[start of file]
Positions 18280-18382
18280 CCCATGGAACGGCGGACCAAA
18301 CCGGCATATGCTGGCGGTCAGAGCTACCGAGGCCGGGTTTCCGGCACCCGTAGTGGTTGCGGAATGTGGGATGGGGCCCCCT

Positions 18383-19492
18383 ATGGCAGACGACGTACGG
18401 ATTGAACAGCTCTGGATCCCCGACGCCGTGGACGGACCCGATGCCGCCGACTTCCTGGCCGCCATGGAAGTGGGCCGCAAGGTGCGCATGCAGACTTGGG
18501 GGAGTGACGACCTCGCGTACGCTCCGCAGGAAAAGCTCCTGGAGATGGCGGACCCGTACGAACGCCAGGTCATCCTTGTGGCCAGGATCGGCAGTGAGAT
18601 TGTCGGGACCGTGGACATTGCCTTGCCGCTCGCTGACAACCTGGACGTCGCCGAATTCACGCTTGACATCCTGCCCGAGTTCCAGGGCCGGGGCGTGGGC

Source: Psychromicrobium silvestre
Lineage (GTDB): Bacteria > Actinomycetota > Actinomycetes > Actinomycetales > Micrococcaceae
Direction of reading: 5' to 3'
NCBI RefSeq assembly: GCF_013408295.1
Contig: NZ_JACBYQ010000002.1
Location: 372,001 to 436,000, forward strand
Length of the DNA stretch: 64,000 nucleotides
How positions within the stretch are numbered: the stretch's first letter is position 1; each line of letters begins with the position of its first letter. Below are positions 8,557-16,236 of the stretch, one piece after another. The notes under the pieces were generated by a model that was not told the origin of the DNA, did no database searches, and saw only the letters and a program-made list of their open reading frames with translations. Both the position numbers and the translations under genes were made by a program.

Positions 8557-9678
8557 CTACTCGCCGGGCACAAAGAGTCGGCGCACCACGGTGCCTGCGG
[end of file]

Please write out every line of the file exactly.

Positions 18280-18382
18280 CCCATGGAACGGCGGACCAAA
18301 CCGGCATATGCTGGCGGTCAGAGCTACCGAGGCCGGGTTTCCGGCACCCGTAGTGGTTGCGGAATGTGGGATGGGGCCCCCT

Positions 18383-19492
18383 ATGGCAGACGACGTACGG
18401 ATTGAACAGCTCTGGATCCCCGACGCCGTGGACGGACCCGATGCCGCCGACTTCCTGGCCGCCATGGAAGTGGGCCGCAAGGTGCGCATGCAGACTTGGG
18501 GGAGTGACGACCTCGCGTACGCTCCGCAGGAAAAGCTCCTGGAGATGGCGGACCCGTACGAACGCCAGGTCATCCTTGTGGCCAGGATCGGCAGTGAGAT
18601 TGTCGGGACCGTGGACATTGCCTTGCCGCTCGCTGACAACCTGGACGTCGCCGAATTCACGCTTGACATCCTGCCCGAGTTCCAGGGCCGGGGCGTGGGC

Source: Psychromicrobium silvestre
Lineage (GTDB): Bacteria > Actinomycetota > Actinomycetes > Actinomycetales > Micrococcaceae
Direction of reading: 5' to 3'
NCBI RefSeq assembly: GCF_013408295.1
Contig: NZ_JACBYQ010000002.1
Location: 372,001 to 436,000, forward strand
Length of the DNA stretch: 64,000 nucleotides
How positions within the stretch are numbered: the stretch's first letter is position 1; each line of letters begins with the position of its first letter. Below are positions 8,557-16,236 of the stretch, one piece after another. The notes under the pieces were generated by a model that was not told the origin of the DNA, did no database searches, and saw only the letters and a program-made list of their open reading frames with translations. Both the position numbers and the translations under genes were made by a program.

Positions 8557-9678
8557 CTACTCGCCGGGCACAAAGAGTCGGCGCACCACGGTGCCTGCGG